Family mourns fallen officer

Cpl. Courtney Brooks `was like a big kid,' uncle says

January 07, 2008|By Nick Madigan | Nick Madigan,Sun reporter

Blake Brooks knows Daddy is dead.

The 4-year-old son of Cpl. Courtney G. Brooks, a police officer killed by a hit-and-run driver on New Year's Eve, is aware that his father "is in heaven," said Derek Brooks, the officer's uncle.

The 13-year veteran of the Maryland Transportation Authority Police is to be buried with full police honors today at Dulaney Valley Memorial Gardens in Timonium after a funeral at the Cathedral of Mary Our Queen.

Brooks' youngest child, a 2-year-old girl named Raigen, "doesn't really know what's going on yet," the uncle said. Both are Brooks' children with his fiancee, Susan G. Geisler, with whom he lived in Hampstead. Brooks had another child, Casey, 17, from a marriage that ended in divorce.

Casey was left "devastated and numb" by her father's death, Derek Brooks said, and he has been trying to coax her out of her shell since they got the news. "I didn't want her to just ball up into a knot and not communicate," Brooks said. His late brother, Ronald Brooks, was the fallen officer's father.

While the family grieves, police continue to investigate the Dec. 31 accident. Brooks was struck by a sport utility vehicle as he set out cones on Interstate 95 to prevent trucks from gaining access to the Interstate 395 ramp during the New Year's Eve celebrations in downtown Baltimore. The owner of the vehicle, Kerri J. King, a 35-year-old stripper and mother of four, was arrested hours later but has not been charged. She is being held on a failure-to-appear warrant after a drunken-driving arrest in September.

Family members described Brooks, who was 40, as a relentless prankster and dedicated Notre Dame football fan who wrote poetry, dabbled in photography and teared up during soppy movies. They all called him "Spanky."

Brooks' sister, Kelli Tucker, three years his senior, said that every Christmas she would receive a gag gift from her brother.

"He'd find the ugliest thing in the world to give me, and he'd make a big presentation out of it," she said. "It was torture. I'd say, `Oh no, what it is this time?'"

This past Christmas, the gift was a stuffed "bipolar animal," Tucker said, a beast with a crazy side and another less so.

Tucker said her children, Jasmine, 9, and David, 19, have been badly upset by the death of their uncle. He was Jasmine's godfather and, for reasons no one could fathom, he called her Mugatay.

"And my son idolized him," Tucker said. "They act alike. I was just telling one of the officers who's driving us around today that my brother was not the only crazy one in the family. David's really going to miss him."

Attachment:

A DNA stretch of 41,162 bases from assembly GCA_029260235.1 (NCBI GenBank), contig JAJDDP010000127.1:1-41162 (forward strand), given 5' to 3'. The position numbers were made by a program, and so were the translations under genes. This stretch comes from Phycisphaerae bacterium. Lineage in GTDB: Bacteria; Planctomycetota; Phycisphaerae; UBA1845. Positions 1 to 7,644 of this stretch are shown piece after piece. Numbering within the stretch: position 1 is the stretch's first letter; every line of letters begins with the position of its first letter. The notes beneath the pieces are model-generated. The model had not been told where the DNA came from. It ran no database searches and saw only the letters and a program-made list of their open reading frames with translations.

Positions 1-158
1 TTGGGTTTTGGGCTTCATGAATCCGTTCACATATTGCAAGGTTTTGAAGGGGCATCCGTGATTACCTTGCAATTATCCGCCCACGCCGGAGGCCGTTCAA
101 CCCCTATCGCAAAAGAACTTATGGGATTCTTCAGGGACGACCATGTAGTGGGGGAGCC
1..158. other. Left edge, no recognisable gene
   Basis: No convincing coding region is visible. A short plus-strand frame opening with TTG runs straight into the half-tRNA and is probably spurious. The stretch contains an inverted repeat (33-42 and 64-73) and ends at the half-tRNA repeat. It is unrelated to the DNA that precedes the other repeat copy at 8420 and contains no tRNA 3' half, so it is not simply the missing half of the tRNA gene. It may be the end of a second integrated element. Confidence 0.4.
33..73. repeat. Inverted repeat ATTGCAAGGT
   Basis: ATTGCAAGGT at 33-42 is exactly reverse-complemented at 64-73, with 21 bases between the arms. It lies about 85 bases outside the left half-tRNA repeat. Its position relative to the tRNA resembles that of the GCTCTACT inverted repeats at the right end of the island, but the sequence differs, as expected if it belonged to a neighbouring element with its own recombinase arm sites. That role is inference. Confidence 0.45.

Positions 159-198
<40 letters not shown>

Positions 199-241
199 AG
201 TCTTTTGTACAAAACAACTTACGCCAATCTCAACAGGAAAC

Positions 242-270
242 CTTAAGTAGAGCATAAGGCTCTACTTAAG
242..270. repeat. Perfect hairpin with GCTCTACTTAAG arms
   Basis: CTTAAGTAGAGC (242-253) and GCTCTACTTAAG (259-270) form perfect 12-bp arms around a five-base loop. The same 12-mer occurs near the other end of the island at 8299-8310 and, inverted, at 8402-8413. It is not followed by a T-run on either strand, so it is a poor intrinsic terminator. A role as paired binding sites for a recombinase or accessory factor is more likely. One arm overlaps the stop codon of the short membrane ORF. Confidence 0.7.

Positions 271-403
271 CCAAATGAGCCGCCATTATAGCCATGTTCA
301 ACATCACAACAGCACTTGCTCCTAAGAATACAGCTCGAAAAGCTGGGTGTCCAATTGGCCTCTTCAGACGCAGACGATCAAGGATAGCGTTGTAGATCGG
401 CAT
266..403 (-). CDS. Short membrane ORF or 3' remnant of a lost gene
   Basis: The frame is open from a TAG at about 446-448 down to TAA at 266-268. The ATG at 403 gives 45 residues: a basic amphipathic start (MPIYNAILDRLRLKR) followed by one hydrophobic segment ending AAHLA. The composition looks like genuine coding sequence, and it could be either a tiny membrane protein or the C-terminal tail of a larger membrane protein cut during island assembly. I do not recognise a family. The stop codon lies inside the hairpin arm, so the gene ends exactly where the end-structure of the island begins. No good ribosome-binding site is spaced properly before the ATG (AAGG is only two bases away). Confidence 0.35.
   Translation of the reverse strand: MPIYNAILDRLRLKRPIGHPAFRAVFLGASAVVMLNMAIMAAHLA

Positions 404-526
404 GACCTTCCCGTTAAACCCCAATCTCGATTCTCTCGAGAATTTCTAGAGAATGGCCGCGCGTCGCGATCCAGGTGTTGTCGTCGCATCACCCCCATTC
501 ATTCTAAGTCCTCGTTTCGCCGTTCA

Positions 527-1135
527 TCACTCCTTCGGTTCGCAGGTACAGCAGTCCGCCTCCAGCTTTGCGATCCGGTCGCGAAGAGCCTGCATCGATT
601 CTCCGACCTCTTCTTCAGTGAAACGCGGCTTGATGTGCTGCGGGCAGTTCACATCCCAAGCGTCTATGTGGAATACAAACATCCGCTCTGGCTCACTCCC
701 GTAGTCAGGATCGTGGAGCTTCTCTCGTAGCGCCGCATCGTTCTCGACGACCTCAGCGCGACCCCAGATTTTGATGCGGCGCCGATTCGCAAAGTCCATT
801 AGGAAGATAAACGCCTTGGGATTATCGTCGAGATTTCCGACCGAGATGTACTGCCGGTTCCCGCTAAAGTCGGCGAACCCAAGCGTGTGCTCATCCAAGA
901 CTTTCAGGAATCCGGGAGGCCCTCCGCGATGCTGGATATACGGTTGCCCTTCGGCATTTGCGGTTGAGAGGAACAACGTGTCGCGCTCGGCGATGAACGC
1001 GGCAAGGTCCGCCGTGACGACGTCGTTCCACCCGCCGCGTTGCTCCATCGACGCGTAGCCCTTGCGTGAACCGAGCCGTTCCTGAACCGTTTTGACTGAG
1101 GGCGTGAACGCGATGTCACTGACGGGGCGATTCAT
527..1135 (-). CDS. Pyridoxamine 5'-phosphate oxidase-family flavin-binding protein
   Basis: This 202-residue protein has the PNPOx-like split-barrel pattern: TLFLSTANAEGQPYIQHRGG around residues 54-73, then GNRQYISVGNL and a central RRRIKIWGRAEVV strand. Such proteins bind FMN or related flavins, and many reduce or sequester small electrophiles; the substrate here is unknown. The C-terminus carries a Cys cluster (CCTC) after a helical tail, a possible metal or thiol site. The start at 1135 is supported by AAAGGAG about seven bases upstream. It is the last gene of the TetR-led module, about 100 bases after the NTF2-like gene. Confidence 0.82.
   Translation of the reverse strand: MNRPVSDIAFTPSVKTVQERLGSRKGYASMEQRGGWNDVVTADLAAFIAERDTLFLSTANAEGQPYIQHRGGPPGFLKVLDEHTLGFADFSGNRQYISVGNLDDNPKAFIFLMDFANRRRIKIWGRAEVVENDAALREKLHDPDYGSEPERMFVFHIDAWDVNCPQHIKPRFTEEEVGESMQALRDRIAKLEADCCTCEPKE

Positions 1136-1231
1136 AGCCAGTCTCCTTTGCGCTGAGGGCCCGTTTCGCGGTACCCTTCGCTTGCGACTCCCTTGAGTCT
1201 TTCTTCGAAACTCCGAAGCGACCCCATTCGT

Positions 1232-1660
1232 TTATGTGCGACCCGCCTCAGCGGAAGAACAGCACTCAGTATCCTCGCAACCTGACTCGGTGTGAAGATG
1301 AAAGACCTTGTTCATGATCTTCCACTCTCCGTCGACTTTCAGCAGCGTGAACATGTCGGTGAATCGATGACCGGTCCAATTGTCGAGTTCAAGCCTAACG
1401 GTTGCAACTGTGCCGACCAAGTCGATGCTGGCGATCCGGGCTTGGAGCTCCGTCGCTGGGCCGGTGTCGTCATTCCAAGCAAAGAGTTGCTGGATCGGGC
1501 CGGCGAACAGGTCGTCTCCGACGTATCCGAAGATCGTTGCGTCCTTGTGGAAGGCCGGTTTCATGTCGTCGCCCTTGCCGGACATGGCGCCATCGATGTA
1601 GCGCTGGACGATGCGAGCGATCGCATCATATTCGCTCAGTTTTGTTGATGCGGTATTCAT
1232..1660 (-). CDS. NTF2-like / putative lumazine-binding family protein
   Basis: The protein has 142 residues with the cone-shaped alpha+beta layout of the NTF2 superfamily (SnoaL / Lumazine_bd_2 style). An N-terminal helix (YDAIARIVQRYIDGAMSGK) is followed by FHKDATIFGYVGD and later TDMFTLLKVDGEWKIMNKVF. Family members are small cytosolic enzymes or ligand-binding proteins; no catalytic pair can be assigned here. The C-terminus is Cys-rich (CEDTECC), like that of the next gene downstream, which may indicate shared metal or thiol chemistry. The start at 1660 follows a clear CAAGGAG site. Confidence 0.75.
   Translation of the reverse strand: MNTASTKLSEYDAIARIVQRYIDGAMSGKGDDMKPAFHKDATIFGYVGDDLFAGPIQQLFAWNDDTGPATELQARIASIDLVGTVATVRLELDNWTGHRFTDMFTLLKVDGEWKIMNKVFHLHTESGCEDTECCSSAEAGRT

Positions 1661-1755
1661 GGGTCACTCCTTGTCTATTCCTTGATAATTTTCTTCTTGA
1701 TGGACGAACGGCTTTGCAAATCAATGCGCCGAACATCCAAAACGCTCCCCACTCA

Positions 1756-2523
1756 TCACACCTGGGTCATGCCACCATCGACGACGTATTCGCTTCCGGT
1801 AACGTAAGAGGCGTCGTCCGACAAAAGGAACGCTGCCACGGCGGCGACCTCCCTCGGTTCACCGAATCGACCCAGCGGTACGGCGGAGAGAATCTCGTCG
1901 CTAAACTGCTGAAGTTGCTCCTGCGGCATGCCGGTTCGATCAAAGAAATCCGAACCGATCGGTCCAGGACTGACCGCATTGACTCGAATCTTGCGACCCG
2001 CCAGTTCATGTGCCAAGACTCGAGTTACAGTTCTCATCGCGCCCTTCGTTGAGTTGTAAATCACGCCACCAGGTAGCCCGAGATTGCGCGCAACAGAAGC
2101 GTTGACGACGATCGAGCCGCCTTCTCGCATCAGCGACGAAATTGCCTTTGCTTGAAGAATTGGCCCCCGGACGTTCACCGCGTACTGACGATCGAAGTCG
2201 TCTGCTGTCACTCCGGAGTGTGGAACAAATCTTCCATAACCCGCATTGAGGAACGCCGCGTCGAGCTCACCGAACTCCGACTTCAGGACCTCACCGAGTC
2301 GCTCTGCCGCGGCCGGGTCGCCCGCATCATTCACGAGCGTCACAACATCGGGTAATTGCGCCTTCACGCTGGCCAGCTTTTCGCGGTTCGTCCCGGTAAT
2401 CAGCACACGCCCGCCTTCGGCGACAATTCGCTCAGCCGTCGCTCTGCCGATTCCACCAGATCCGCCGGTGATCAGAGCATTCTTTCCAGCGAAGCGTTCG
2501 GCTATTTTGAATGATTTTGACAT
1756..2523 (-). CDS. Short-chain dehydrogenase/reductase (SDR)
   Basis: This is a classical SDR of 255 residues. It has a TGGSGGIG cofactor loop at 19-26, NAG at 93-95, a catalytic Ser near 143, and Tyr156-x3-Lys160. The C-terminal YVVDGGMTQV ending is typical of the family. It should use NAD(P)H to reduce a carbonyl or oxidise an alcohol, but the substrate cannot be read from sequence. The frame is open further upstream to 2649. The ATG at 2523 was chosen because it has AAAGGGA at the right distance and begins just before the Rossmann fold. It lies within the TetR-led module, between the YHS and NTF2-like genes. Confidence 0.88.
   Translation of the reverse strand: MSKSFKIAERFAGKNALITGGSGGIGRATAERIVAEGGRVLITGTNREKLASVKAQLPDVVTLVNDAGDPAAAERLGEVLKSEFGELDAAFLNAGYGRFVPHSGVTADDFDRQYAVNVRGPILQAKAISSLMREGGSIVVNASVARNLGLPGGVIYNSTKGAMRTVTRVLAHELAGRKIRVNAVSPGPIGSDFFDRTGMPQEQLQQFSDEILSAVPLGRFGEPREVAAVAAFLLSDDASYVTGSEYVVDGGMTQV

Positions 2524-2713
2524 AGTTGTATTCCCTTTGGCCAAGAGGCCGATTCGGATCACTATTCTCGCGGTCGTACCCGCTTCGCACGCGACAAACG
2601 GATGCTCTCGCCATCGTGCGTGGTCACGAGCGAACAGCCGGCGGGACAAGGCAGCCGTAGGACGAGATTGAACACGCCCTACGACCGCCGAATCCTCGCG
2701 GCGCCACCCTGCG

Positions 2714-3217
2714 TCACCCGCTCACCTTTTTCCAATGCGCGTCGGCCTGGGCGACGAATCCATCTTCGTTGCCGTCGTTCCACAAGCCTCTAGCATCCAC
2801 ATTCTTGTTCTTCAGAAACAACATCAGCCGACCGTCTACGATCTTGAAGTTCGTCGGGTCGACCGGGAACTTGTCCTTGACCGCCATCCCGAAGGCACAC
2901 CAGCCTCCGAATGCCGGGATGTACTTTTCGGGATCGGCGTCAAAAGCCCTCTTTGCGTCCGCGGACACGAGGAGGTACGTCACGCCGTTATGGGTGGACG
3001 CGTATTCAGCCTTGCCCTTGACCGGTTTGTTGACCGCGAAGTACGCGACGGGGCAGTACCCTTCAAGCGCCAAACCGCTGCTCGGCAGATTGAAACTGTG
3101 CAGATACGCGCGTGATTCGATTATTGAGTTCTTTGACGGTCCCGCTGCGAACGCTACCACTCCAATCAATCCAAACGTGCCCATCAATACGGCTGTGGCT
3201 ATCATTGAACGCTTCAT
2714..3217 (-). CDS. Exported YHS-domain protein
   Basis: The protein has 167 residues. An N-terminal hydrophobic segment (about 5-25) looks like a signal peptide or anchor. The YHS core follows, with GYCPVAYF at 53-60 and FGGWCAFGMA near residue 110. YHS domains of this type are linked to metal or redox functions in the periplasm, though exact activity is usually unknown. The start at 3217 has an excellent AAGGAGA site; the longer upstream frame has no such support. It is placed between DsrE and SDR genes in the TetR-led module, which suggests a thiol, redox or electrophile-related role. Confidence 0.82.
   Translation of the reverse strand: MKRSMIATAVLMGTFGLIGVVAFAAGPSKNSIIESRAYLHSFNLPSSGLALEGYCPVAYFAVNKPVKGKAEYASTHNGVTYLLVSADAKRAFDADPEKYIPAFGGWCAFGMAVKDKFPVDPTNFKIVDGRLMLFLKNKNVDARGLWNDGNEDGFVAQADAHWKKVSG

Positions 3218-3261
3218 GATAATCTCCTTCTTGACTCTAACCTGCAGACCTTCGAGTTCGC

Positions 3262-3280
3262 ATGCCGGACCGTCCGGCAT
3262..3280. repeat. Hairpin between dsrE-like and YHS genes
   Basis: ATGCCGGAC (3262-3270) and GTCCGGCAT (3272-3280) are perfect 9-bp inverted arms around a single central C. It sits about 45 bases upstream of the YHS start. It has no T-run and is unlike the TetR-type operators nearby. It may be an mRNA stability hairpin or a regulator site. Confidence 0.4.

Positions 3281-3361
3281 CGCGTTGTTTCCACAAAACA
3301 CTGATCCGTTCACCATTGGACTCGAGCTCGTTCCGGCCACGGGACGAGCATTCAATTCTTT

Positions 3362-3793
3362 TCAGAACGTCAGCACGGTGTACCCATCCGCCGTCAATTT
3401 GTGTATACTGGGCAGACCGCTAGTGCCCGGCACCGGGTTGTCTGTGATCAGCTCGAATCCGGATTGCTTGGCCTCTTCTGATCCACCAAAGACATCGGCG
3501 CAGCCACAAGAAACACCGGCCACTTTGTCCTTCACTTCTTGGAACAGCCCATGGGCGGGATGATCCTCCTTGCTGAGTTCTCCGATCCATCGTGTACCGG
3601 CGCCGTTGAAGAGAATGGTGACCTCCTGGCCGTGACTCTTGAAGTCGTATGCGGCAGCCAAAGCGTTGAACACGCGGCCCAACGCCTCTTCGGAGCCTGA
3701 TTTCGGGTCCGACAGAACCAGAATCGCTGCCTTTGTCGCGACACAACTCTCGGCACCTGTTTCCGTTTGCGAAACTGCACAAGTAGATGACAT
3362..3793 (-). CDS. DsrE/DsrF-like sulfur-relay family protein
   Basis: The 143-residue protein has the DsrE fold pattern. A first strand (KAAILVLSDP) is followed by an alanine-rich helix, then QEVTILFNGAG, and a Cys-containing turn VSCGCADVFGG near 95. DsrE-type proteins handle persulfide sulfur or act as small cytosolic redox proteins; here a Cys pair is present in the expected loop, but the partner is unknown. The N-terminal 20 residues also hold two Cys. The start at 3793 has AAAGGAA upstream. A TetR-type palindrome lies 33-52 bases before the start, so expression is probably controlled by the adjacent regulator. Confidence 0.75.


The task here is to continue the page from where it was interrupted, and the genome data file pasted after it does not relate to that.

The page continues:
Tucker said that when she spoke with her brother on the afternoon of Dec. 31, he told her he didn't feel like going to work. "But he said, `I may as well go because if I don't I'll mess someone else's night up,'" Tucker recalled. "That was the last conversation I had with him."

Brooks was on the phone again later that evening, before midnight, with his Uncle Derek. "He told me he thought I'd be sleep by midnight, so that's why he was calling now," Derek Brooks said, managing a laugh. "He was busting my chops, so we exchanged a few unpleasantries. We got the call about the accident about 40 minutes later."

Family members congregated quickly at Maryland Shock Trauma Center, where they learned that Brooks had not survived.

"He did not deserve to die that way," his uncle said. "I feel I lost a son."

Beyond the messages of condolence from police officers from around the country - about 1,000 of whom are expected to attend the funeral - Brooks was particularly touched by the Transportation Authority's decision to post a guard around the clock by his nephew's body.

"Now that we've gotten through the initial shock, we're involved in this overwhelming task of putting this funeral together," said Brooks, a planner for Becton, Dickinson and Co., a medical technology firm. "The law enforcement community has been amazing about that."

The family's emotions are fragile, he said. He acknowledged breaking down Friday while driving on the Baltimore Beltway when he saw a lighted highway sign warning drivers to expect delays during the funeral procession today. Brooks also became upset when reading messages posted for the family on the Web site of Officer Down Memorial Page Inc., a nonprofit organization that honors the country's 18,000 fallen law enforcement officers.

His nephew's passion for Notre Dame football - which extended to a house full of memorabilia, including Notre Dame bedsheets for his son - had apparently been inspired by the 1993 film Rudy, in which a pint-sized small-town boy from a steel-mill town, played by Sean Astin, yearns to play football at Notre Dame, and eventually does.

"On a Sunday, Courtney and I would be in the man-cave, smoking cigars, drinking a beer and watching the Ravens," Brooks said. "He was like a big kid."

A sprinter in his days at Northern High School, the younger Brooks was not one to dwell on the dangers of his profession.

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